On Checking Out (and In)

When I take a vacation, I do my best to distance myself from my normal habits. That means no email checking, no cellphone carrying, and certainly no blogging

I’ve always, since I started the policy about four years ago, found this surprisingly easy. I say that it is surprising because when I think about doing this same thing indefinitely, it scares me. But then perhaps it is easy because I know that the break will soon end.

Now this checking out from my everyday life doesn’t prevent me from learning any news about the world, but it certainly creates an enormous filter through which only a few things make it.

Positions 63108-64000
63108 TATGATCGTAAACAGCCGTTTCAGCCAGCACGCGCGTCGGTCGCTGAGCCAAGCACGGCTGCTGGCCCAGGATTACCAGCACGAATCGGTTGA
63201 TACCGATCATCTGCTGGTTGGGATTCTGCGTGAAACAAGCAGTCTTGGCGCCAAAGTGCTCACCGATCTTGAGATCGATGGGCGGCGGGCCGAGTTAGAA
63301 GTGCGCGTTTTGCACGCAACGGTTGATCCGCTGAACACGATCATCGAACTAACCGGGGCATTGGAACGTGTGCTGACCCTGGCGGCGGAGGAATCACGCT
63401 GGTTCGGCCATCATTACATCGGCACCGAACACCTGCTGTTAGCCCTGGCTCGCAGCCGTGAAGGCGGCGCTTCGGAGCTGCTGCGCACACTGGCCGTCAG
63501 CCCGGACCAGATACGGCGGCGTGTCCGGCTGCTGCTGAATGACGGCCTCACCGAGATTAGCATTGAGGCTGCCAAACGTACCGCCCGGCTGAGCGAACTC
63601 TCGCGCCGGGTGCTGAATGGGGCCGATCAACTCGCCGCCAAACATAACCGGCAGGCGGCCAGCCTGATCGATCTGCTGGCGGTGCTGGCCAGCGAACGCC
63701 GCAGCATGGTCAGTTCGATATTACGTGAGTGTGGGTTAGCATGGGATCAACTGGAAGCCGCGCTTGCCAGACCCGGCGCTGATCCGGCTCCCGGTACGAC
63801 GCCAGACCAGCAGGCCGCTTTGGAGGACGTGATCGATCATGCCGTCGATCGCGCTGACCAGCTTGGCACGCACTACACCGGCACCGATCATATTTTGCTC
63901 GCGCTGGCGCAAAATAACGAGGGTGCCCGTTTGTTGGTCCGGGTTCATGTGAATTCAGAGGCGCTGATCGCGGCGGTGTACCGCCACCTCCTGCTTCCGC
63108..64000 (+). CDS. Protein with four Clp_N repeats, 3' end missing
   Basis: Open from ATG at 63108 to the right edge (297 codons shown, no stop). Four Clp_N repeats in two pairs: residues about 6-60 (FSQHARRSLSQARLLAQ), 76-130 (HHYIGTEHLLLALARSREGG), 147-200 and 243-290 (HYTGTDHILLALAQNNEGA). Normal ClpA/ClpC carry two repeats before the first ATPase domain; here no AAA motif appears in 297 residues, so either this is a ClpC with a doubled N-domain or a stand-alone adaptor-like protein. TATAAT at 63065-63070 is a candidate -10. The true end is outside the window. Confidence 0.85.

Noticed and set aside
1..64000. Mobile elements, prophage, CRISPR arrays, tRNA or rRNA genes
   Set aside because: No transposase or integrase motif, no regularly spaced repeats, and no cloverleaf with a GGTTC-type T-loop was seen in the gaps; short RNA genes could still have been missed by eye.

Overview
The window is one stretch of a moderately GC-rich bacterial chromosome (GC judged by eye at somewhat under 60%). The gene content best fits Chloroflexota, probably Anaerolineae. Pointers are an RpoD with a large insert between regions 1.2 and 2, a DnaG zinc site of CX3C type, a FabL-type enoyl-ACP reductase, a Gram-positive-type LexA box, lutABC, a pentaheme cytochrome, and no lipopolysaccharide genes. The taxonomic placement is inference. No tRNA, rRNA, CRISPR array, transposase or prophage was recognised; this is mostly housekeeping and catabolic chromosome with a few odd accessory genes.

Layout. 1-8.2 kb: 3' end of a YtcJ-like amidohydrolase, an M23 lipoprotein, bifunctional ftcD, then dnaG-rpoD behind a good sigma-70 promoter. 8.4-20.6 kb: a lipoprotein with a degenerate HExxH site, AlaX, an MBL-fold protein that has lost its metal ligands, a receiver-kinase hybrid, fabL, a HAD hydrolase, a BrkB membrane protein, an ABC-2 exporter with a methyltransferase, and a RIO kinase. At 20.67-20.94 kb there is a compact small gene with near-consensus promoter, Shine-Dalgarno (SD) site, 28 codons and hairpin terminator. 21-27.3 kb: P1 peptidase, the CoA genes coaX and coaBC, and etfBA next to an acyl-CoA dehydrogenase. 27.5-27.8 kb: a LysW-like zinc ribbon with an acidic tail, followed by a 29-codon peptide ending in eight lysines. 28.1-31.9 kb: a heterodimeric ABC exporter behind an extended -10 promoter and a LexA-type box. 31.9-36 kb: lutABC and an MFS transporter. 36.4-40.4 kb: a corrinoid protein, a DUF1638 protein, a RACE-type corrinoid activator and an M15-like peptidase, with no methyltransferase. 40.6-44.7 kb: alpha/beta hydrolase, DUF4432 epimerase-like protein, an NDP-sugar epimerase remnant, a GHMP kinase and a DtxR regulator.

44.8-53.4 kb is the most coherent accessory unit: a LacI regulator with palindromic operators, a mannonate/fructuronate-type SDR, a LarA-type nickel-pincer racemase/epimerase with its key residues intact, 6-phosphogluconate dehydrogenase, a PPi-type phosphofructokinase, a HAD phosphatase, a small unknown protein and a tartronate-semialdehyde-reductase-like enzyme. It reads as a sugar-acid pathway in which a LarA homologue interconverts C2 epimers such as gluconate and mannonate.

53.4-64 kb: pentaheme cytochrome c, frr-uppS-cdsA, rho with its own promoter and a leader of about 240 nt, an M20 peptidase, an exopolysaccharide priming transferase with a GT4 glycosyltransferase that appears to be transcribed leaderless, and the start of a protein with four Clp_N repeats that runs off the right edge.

For example, I did hear about the Minneapolis bridge collapse. But I had no idea that Kevin Garnett and Ray Allen both became Celtics. The notable difference in importance of the events is probable the cause of my knowledge of one and ignorance of the other.

Aside from this metaphorically isolation from the world, I did see a few family members, see a few sights, and even get called a “commie treehugger” by an uncle.

I was reminded primarily that my life is not the same as family members is different places, of different ages, and with different parents. And that even though there are superficial difference between us, the fact that we are related by blood is absolutely meaningless (not where you thought I’d go, huh?).

It was a strange experience. Exactly as it was every other time it happened and yet remarkably different.

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